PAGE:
No pattern is needed to construct it. It is a simple block layout. You need a solid colour woven fabric width of 54-60″ wide. (see cutting diagram). Small to medium sizes = 2 yds. in length and medium to large sizes = 2 ½ yds. in length. The grainline is crossgrain so this cut is not ideal for prints unless they are railroaded or abstract in direction.

  • Cut 2 panels along each selvedge edge 15″ wide for wrap ties
  • Remaining fabric panel is wrap skirt portion.


On the large skirt portion, fold in a ½” turn on each short edge to the wrong side of the fabric.

Then turn each folded edge in ½” again. Press. Topstitch to finish.

Along one of the long edges, create a rolled hem by turning ½”, then 1″. Slipstitch or machine stitch in place. Lightly steam the foldline of the hem.

Next, fold the skirt portion in half and align and match the finished edges. Mark the fold on the long raw edge. This is the center of the garment.

From the finished edges along the long raw edge, measure 6″ and mark this location point. Set aside.

Now, take the two tie portions and align them, right sides together, along one short edge. Pin and baste along seam using a ½” seam allowance.

Measure and chalk 1 ½” from each end of the seam. Then measure and chalk 4″ from each of the chalk marks. This will be an open slit when completed.

Machine stitch the seam, leaving the 4″ distances unsewn. Remove basting. Press seam open flat.

Divide the bust measurement by 4. (eg. for size 10 = 34″ divided by 4 is 8 ½”).

From the seam (wrong side face up), measure and chalk ¼ the bust mmt. to the left of the seam and ¾ the bust mmt. to the right of the seam.

Fold the tie portion, matching up the 2 chalk marks and mark the foldline. This is the center of the garment.

Now, with right sides together, align and match the center marks of the tie and skirt portions. Pin together. Align each 6″ chalk point of the skirt portion to the bust mmt. chalk mark on each end of the tie portion. Pin together.

To control the excess fabric on the skirt portion, make 4 pleats equally spaced on both sides of center and pin and baste to tie portion. You will have 8 pleats in total. Ideally all pleats should fold towards center.

Machine stitch seam using ½’ seam allowance. Remove basting. Press seam open then press all seam allowances upward to tie.

Fold tie portion, with right side together, in half width-wise. Align and match raw edges on each tie end. From finished front edges, pin and baste long ties and short ends. Machine stitch using ½” seam allowances. Remove basting. Press seam open. Grade corners.

Turn tie ends right side out and turn in remaining raw edge by ½”. Place folded edge on top of pleating aligning to machine stitching. Pin and baste to encase raw edges. Press a sharp knife edge along the perimeter.

Edge-stitch by machine along the tie portion edge to finished. Align small 4″ opening and slipstitch together to complete garment.

To wear: Wrap garment around bust or waist, slipping the tie end closest to body through the 4″ opening. Continue to wrap tie end around the body and tie together with a bow to the other tie end.

ruffled blouseWith the current fashion flashback to the 1960’s, try a ruffled shoulder peasant-style blouse. A great piece for casual daywear with any skirt, or an evening out because this kind of soft blouse is flattering for most figure types. And the best thing is, no pattern is required.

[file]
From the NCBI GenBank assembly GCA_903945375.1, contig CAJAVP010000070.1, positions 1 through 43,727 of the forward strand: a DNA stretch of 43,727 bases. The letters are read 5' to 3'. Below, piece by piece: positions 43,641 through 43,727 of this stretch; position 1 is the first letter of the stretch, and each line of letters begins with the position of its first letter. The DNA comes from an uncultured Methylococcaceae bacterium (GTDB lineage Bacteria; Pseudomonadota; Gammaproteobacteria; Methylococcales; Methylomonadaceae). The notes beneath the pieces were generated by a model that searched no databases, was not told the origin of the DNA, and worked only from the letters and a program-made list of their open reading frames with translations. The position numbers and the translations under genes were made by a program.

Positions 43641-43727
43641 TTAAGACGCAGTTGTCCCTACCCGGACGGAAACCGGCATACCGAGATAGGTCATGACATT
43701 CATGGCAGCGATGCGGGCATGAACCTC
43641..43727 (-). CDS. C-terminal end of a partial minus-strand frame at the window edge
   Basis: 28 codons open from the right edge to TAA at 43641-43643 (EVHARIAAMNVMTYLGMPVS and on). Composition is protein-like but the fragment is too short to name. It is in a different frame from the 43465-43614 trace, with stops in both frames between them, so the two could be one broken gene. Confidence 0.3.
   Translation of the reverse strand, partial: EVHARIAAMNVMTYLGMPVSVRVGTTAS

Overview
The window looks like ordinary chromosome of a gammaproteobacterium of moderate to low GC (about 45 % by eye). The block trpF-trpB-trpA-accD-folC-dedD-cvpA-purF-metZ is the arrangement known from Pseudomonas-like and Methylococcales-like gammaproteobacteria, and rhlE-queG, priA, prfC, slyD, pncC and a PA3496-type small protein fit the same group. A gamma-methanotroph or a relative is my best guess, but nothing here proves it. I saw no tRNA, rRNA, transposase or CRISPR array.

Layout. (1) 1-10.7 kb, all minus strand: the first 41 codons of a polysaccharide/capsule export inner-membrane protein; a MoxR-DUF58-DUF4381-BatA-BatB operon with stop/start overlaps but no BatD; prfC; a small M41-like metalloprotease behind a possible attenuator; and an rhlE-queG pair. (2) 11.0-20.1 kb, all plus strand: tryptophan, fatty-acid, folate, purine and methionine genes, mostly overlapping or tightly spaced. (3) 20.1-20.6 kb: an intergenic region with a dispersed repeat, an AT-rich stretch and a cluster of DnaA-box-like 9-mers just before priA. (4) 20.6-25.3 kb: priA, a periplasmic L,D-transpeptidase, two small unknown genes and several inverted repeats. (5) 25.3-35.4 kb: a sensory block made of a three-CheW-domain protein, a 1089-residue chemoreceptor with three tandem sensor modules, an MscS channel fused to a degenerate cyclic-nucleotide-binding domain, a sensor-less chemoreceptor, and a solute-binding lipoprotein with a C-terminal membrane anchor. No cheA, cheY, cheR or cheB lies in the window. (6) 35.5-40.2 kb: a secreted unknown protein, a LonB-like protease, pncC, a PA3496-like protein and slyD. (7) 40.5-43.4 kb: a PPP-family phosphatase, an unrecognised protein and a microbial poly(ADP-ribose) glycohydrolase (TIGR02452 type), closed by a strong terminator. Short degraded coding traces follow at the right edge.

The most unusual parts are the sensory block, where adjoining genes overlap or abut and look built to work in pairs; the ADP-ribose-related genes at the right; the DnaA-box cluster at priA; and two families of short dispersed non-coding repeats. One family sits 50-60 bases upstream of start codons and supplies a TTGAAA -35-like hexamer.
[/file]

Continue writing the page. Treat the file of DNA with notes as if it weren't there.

You will need:

  • approximately 1-1⁄2 yards (1.37 m) of fashion fabric that is at least 41 inches (104 cm) wide. If using a washable fabric, pre-shrink fabric before sewing.
  • approximately 1-5/8 yards (1.48 m) of 1/4″ inch-wide (0.6 cm) elastic.
  • sewing thread to colour-match.

Pattern Key – see chart for cutting instructions

*The blouse: 1 piece

*Upper ruffle: 4-1⁄2 inch (11.4 cm) wide bias strips – total length of 92 inches (234 cm)

*Lower ruffle: 5-1⁄2 inch (14.0 cm) wide bias strips – total length of 92 inches (234 cm)

Important Note: Seam allowance is 1⁄2 inch (13mm) unless otherwise indicated.

Cutting Chart

blouse cutting plan

Eight Easy Assembly Steps

fig11. Fold and stitch blouse as shown. Blouse width is equal to your bust measurement plus 3-1⁄2 inches (8.9 cm). See cutting chart.

2. Stitch a 1⁄2-inch (1.3 cm) hem on bottom edge of blouse. Stitch a 5/8-inch (1.6 cm) hem on top edge of blouse to form a casing for elastic.fig2

3. On the inside of the blouse, open the casing at the side seam to create a small opening in which to insert the elastic. Draw 25 inches (63.5 cm)* of elastic through entire length of casing, pulling elastic out though the same opening. Overlap ends (be careful not to twist elastic), and sew the two layers securely. Slipstitch closed the opening of casing.fig3

* If this elastic is too tight, take your chest measurement and subtract 3 inches (7.6 cm). You want this elastic to be snug so that the top will not slip down.

4. Join bias strips for upper ruffle and cut strip so it totals 92 inches (234 cm). Join ends to form a circle. Repeat for lower ruffle.fig4

5. Stitch a narrow hem on one raw edge of each ruffle. With right side of upper (shorter) ruffle against wrong side of lower (longer) ruffle, align the two layers so that the raw edges are even. Stitch together.fig5

6. Bring lower ruffle up and over the upper ruffle so that now the wrong side of the upper (shorter) ruffle is against the right side of the lower (longer) ruffle. Stitch 5/8 inches (1.6 cm) from top as shown, creating a casing. Thread or pin baste the mid-points of the ruffle, which will be the center front and center back.fig6

7. Make a small opening in one of the joining seams of this casing in which to insert elastic. Draw a 32-1⁄2 inch (86 cm) length of elastic through casing in same manner as above, pulling elastic out though same opening, and sewing ends together. Stitch opening closed.fig7